So the question is WHY edb360 takes that long?
Well, edb360 executes thousands of SQL statements sequentially (intentionally). Many of these queries read data from AWR and in particular from ASH. So, lets say your ASH historical table has 2B rows, and on top of that you have not gathered statistics on AWR tables in years, thus CBO under-estimates cardinality and tends to use index access and nested loops. In such extreme cases you may end up with suboptimal execution plans that expect to return a few rows, but actually read a couple of billion rows using index access operations and nested loops. A query like this may take hours to complete!
As of version v1515, edb360 has a shortcut algorithm that ends an execution after 8 hours. So you may get an incomplete output, but it ends normally and the partial output can actually be used. This is not a solution but a workaround for those long executions.
How to troubleshoot edb360 taking long?
1. Review files 00002_edb360_dbname_log.txt, 00003_edb360_dbname_log2.txt, 00004_edb360_dbname_log3.txt and 00005_edb360_dbname_tkprof_sort.txt. First log shows the state of the statistics for AWR Tables. If stats are old then gather them fresh with script edb360/sql/gather_stats_wr_sys.sql
2. If number of rows on WRH$_ACTIVE_SESSION_HISTORY as per 00002_edb360_dbname_log.txt is several millions, then you may not be purging data periodically. There are some known bugs and some blog posts on this regard. Review MOS 387914.1 and proceed accordingly. Execute query below to validate ASH age:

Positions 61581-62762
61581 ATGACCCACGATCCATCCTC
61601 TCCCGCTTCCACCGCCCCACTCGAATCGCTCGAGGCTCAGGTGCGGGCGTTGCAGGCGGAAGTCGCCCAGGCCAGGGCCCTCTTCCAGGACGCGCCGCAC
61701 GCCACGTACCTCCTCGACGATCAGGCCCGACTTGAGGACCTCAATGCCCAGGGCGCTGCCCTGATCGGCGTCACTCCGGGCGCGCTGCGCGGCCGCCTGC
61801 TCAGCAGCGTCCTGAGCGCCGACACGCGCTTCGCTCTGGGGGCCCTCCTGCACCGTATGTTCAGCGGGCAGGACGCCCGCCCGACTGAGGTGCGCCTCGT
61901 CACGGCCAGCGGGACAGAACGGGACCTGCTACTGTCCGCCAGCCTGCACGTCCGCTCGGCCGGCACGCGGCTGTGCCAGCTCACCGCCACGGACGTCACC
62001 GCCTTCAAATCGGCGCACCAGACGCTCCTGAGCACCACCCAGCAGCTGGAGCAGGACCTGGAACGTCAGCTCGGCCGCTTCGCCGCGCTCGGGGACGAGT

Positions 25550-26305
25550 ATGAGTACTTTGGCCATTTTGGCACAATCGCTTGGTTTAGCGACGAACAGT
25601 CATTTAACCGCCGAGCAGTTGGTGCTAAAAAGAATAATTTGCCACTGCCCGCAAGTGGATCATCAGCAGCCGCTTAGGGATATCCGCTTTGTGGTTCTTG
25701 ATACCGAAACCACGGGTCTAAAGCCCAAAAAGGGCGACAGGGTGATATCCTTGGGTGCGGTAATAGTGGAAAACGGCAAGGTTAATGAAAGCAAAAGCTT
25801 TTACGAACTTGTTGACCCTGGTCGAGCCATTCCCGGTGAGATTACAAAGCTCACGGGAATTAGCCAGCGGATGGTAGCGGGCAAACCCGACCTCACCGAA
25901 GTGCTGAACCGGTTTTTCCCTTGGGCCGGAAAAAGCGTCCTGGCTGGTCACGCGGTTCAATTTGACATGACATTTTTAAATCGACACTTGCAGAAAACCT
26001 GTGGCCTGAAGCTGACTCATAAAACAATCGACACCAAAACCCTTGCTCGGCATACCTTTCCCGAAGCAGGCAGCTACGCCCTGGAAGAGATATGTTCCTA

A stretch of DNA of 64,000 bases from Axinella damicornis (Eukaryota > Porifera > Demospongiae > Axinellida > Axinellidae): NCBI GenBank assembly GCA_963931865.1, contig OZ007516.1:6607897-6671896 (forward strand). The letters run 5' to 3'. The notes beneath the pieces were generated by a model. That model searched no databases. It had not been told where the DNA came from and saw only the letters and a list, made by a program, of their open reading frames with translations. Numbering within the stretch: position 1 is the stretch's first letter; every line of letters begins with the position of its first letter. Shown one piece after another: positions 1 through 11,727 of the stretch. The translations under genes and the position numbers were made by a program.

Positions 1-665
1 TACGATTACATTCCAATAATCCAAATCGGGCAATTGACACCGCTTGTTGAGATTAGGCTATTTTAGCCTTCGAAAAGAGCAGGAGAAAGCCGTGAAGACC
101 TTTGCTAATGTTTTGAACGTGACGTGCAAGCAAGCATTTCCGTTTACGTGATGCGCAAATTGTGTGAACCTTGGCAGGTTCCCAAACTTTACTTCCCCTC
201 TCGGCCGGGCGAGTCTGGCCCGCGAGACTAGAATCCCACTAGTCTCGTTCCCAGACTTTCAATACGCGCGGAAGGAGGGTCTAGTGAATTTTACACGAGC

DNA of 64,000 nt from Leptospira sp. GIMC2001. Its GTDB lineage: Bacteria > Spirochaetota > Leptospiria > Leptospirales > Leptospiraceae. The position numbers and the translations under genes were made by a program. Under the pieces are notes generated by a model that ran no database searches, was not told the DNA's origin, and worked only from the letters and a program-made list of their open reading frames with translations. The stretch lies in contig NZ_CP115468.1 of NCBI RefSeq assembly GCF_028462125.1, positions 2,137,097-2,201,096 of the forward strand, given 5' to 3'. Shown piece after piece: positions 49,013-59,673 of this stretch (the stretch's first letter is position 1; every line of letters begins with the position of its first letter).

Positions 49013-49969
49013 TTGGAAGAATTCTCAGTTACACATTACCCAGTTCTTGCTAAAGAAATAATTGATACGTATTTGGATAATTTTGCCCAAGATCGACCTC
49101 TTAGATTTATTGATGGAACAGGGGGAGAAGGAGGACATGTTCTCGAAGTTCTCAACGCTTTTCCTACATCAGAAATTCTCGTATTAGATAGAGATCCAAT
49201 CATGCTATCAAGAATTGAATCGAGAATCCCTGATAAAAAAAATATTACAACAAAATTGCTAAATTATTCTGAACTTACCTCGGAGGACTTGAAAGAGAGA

SELECT TRUNC(sample_time, 'MM'), COUNT(*) FROM dba_hist_active_sess_history GROUP BY TRUNC(sample_time, 'MM') ORDER BY TRUNC(sample_time, 'MM') /
3. If edb360 version (first line on its readme) is older than 1 month, download and use latest version: https://github.com/carlos-sierra/edb360/archive/master.zip (link is also provided on the right-hand side of this blog under downloads).
4. Consider suppressing text and or csv reports. Each for an estimated gain of about 20%. Keep in mind that when suppressing reports, you start loosing some functionality. To suppress lets say text and csv reports, place the following two commands at the end of script edb360/sql/edb360_00_config.sql
DEF edb360_conf_incl_text = ‘N’;
DEF edb360_conf_incl_csv = ‘N’;
5. If after going through steps 1-4 above, edb360 still takes longer than a few hours, feel free to email author firstname.lastname@example.org and provide 4 files from step 1.
A good friend of mine recently asked me if edb360 included a section showing indexes that would benefit of a rebuild. I replied “not yet” and basically committed to add something. This topic of the needs versus the implications of rebuilding an index has been recently discussed in Richard Foote’s Blog. In my opinion, if you want to know more about indexes, Richard’s blog is one of the first stops. To my surprise and delight, I learned that we can actually use a little trick of the EXPLAIN PLAN FOR command and actually use the CBO to estimate what would be the size of an index if we were to create (or rebuild) it. In this latter blog posting Richard explains and demonstrates how it can be done.
My blog posting today is about encapsulating this cool method to quickly and cheaply estimate the size of an index if it were to be rebuilt, and put it on a free script for the Oracle community to use. So, feel free to use script below, but I need to remind you that before you jump to conclusions that this or that index should be rebuilt, read first about the actual need of doing so. You may want to include in your reading Richard Foote’s numerous postings on this topic, and also a couple of Oracle MOS notes: 989093.1 and 989186.1